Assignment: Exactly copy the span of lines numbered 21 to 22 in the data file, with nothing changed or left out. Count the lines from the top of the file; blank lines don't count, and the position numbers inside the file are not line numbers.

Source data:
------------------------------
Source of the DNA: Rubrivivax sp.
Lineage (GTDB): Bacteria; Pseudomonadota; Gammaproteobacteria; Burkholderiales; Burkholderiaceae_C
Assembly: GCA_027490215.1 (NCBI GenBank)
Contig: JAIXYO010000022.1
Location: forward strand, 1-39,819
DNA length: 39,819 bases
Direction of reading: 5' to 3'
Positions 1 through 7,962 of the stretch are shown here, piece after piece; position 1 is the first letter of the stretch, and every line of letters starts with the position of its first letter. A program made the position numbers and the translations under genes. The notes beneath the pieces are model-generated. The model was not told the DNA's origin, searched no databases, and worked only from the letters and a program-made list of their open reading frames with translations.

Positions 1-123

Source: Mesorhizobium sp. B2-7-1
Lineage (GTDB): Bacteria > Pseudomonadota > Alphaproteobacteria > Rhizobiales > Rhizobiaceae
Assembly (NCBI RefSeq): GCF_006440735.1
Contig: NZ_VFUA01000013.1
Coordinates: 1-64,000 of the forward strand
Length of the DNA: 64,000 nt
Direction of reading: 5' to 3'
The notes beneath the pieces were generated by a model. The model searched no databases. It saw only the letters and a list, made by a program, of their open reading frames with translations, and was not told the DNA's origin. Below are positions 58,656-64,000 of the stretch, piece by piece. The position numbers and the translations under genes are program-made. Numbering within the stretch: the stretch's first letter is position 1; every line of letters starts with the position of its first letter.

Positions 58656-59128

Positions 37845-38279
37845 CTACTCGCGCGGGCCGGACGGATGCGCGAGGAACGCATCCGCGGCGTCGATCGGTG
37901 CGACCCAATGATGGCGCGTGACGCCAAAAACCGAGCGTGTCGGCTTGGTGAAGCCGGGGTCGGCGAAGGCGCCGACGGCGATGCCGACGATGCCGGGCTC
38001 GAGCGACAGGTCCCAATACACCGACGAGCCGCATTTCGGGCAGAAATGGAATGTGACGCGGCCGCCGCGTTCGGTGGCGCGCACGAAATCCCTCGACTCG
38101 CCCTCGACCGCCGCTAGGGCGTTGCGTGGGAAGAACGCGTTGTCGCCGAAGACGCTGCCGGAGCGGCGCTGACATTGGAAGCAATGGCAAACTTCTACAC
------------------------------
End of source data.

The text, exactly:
37901 CGACCCAATGATGGCGCGTGACGCCAAAAACCGAGCGTGTCGGCTTGGTGAAGCCGGGGTCGGCGAAGGCGCCGACGGCGATGCCGACGATGCCGGGCTC
38001 GAGCGACAGGTCCCAATACACCGACGAGCCGCATTTCGGGCAGAAATGGAATGTGACGCGGCCGCCGCGTTCGGTGGCGCGCACGAAATCCCTCGACTCG